Still, the Moscow AIDS center has not admitted to a medicine shortage in court, saying the drug change was needed to improve treatment.

"As it was, the judge ruled that HIV patients are laboratory rats that can be experimented upon," Sharapov said.

HIV-positive people have to take a cocktail of three drugs, and one of them was replaced for Irina with a medicine that has the side effect of lipodystrophia, which makes "the fat go off your cheeks while you grow a belly or a hump," Irina said.

"This not only feels scary but looks scary," she said.

The medicine's active component, stavudine, which induces lipodystrophia, was banned by the World Health Organization late last year, before it was prescribed to Irina.

Still, most HIV patients are "afraid to go to court for fear, perhaps an unreasonable one, of spoiling relations with doctors and getting no medicine at all," Sharapov said.

He said people also fear “publicly revealing their status because our society is strongly prejudiced against HIV patients and they can lose their job and friends.”

Moscow AIDS center officials asked a reporter to get permission from City Hall's health care department for them to comment for this article.

A request submitted to the health care department Oct. 15 has not been answered. City Hall personnel have been undergoing a shuffle after the appointment of Mayor Sergei Sobyanin in late October.

A law obliging authorities to provide medicine to HIV-positive people free of charge was passed in 1995, but international organizations financed the programs since at least 2002.

The government took over the job in 2006, after it implemented a national health care project, but doctors started seeing HIV drug shortages right away, he said.

This year's tender was announced in June, which probably resulted in some regions running low on drugs, Pokrovsky said.

The ministry acknowledged in mid-September that some regional AIDS centers have experienced shortages, but did not elaborate.

HIV-positive people who staged two protests in Red Square in mid-September said up to 45 regions saw drug shortages this year, Agora's web site Openinform.ru reported. The first shortages date back to March, Chikov said.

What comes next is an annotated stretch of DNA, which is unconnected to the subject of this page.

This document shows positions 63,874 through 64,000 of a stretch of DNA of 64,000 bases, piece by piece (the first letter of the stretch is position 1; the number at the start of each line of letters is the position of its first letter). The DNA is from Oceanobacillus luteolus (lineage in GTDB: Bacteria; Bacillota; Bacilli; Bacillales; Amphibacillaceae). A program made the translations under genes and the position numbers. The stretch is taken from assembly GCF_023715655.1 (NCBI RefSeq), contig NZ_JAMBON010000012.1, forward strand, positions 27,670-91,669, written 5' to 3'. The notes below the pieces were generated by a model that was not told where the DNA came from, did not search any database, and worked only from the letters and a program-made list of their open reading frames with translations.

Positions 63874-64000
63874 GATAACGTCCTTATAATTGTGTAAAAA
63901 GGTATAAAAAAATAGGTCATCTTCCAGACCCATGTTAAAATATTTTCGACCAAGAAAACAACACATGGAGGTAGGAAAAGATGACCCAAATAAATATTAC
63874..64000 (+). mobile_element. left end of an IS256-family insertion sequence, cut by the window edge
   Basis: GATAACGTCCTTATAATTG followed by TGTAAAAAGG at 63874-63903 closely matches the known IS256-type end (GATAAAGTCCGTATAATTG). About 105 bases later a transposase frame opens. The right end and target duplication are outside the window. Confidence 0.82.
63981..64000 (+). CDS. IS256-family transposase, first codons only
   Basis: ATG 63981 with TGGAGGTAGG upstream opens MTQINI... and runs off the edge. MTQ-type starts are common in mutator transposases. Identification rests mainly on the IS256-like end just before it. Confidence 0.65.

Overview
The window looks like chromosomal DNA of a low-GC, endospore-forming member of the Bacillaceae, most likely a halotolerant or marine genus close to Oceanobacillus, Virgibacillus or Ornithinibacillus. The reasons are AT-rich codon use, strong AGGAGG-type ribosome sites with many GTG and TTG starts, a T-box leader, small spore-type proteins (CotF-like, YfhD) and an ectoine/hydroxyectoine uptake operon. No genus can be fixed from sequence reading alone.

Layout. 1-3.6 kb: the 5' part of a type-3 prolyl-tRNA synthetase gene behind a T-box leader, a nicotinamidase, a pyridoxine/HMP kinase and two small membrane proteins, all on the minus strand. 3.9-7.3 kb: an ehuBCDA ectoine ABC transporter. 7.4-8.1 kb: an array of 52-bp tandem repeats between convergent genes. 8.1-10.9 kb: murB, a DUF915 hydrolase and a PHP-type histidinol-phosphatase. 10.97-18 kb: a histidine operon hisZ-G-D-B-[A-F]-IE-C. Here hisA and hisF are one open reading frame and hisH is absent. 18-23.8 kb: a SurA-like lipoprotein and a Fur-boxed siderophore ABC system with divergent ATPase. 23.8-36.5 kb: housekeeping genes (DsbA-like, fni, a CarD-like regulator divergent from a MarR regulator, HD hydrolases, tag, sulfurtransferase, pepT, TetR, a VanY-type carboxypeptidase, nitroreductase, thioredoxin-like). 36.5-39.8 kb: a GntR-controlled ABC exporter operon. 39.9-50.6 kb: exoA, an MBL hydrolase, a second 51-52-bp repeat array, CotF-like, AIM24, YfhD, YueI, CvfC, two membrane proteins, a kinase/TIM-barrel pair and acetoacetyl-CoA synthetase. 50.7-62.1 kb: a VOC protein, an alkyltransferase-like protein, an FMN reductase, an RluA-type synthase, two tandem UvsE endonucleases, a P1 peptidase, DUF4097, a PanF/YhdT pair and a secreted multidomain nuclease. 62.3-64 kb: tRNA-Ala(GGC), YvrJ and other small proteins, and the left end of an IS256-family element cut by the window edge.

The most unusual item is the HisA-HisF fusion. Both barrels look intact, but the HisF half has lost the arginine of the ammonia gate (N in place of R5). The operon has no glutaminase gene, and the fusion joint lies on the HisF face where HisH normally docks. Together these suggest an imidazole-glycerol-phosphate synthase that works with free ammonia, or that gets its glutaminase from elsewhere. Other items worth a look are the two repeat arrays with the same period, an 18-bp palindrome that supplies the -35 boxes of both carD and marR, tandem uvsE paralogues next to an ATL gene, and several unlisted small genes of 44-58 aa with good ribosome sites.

He said red tape, "the lack of practice or motivation," or a "corruption component" in the purchase of the costly medicine may be to blame for the delays.

Medicine importers have to "get permission from an incredible number of officials," Chikov said.

HIV treatment costs from $1,000 to $10,000 per patient a year, Pokrovsky said.

About 75,900 people receive anti-retrovirus therapy in Russia, and 190,000 more need it, according† to the Global Fund to Fight AIDS, Tuberculosis and Malaria.

State statistics put the number of HIV-positive people in Russia over the last 25 years at 570,000, with 75,000 of them deceased, Pokrovsky said. But unofficial estimates say the real figures may be as high as 1.5 million.

The number of HIV-positive Russians has grown 7 to 10 percent every year because of cuts in prevention programs, Pokrovsky said.

Forty-two programs in 20 regions were terminated in August by the government, which cited budgetary concerns, the Russian Health Care Foundation reported† on its web site in September.

The Global Fund to Fight AIDS, Tuberculosis and Malaria will also withdraw from financing HIV treatment and prevention programs in Russia by next fall because it only helps countries officially considered poor, Pokrovsky said.

The government has allotted 14.5 billion rubles ($474 million) to HIV prevention measures in 2010, HIVpolicy.ru reported.

Pokrovsky said the amount of money was sufficient but bureaucracy prevented it from being spent effectively.